Rebels rally as Assad accuses UK of supporting terrorism
Opposition leader Moaz Alkhatib visited rebel-held towns in north Syria for the first time as rebel fighters seized an army outpost from President Bashar al-Assad's forces outside Aleppo, activists said.
The capture of the police academy at Khan al-Asal, used by the forces of Assad (pictured) as an artillery base to support troops still holding around 40pc of the city, came after days of fighting in which rebels killed 150 soldiers, while sustaining heavy casualties, they said.
In an attempt to consolidate those gains on the ground and strengthen links between Assad's military and civilian foes, Mr Alkhatib crossed into northern Syria from neighbouring Turkey and toured the towns of Jarablus and Minbij.
Earlier, he attended a meeting of 220 rebel commanders and opposition campaigners in the Turkish city of Gaziantep to elect an administration for Aleppo province.
Mr Alkhatib, a 52-year-old former preacher, was chosen in November to head the coalition of political opposition to Assad. He won pledges of support from Western and Arab ministers in Rome last week.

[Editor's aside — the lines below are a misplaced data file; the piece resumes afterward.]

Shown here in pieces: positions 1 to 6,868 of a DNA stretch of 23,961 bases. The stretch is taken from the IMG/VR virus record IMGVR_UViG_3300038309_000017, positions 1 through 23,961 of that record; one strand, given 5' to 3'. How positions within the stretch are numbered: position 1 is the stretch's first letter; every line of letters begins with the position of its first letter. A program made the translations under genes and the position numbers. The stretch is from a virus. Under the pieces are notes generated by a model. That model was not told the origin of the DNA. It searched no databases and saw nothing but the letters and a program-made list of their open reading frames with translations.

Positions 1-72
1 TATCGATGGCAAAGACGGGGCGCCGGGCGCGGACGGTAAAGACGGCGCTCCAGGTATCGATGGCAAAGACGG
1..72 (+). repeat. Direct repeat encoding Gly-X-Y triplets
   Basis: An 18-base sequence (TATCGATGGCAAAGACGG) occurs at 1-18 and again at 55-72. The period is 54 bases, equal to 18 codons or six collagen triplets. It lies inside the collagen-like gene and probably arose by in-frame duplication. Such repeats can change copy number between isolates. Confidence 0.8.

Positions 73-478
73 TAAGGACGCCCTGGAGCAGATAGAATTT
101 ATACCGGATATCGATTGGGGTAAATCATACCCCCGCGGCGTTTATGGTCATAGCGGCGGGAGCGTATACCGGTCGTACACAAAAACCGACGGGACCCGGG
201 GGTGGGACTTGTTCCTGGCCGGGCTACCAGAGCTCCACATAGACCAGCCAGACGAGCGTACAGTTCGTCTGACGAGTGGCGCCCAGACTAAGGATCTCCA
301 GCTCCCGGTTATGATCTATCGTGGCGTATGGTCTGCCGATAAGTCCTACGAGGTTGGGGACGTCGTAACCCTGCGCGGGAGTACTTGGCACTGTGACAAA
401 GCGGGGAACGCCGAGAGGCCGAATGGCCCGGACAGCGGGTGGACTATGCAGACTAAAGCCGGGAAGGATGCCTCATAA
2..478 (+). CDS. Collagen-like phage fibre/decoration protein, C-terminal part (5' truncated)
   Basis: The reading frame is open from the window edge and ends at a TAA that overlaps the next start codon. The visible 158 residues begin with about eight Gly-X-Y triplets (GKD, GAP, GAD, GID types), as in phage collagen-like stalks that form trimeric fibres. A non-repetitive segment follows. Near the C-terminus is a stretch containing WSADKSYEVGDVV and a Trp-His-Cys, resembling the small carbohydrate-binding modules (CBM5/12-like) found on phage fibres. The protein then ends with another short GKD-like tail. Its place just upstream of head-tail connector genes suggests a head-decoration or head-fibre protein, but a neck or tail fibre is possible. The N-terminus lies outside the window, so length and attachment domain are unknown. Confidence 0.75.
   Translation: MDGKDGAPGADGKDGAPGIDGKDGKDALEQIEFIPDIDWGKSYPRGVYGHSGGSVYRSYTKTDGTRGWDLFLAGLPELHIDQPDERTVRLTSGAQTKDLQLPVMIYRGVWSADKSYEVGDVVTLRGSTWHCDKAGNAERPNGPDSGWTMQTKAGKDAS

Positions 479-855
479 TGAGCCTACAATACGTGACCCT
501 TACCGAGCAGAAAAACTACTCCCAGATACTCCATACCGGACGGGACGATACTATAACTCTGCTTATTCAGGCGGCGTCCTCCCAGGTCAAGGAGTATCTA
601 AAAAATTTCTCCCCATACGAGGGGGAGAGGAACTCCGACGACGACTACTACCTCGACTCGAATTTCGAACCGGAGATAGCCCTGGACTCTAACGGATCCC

He has also said he is ready for talks with representatives of Assad's government to help find a political solution to a conflict that erupted nearly two years ago and has descended into a civil war in which around 70,000 people have been killed.
Assad said his government was prepared to talk to fighters who lay down their weapons but insisted he would not step aside under foreign pressure.
"We are ready to negotiate with anyone, including militants who surrender their arms," he said.
Mr Alkhatib's coalition says that any talks must focus on Assad's departure while rebel leaders have set even tougher conditions, insisting he depart before they start talks.
Meanwhile, the UK's Foreign Secretary William Hague described Assad as "delusional" after he accused western countries of funding terrorism inside Syria.
Mr Hague said the embattled dictator was "presiding over this slaughter" in Syria while Britain was "sending food and shelter and blankets to help people driven from their homes and families in his name".
"This will go down as one of the most delusional interviews that any national leader has given in modern times," he told the BBC.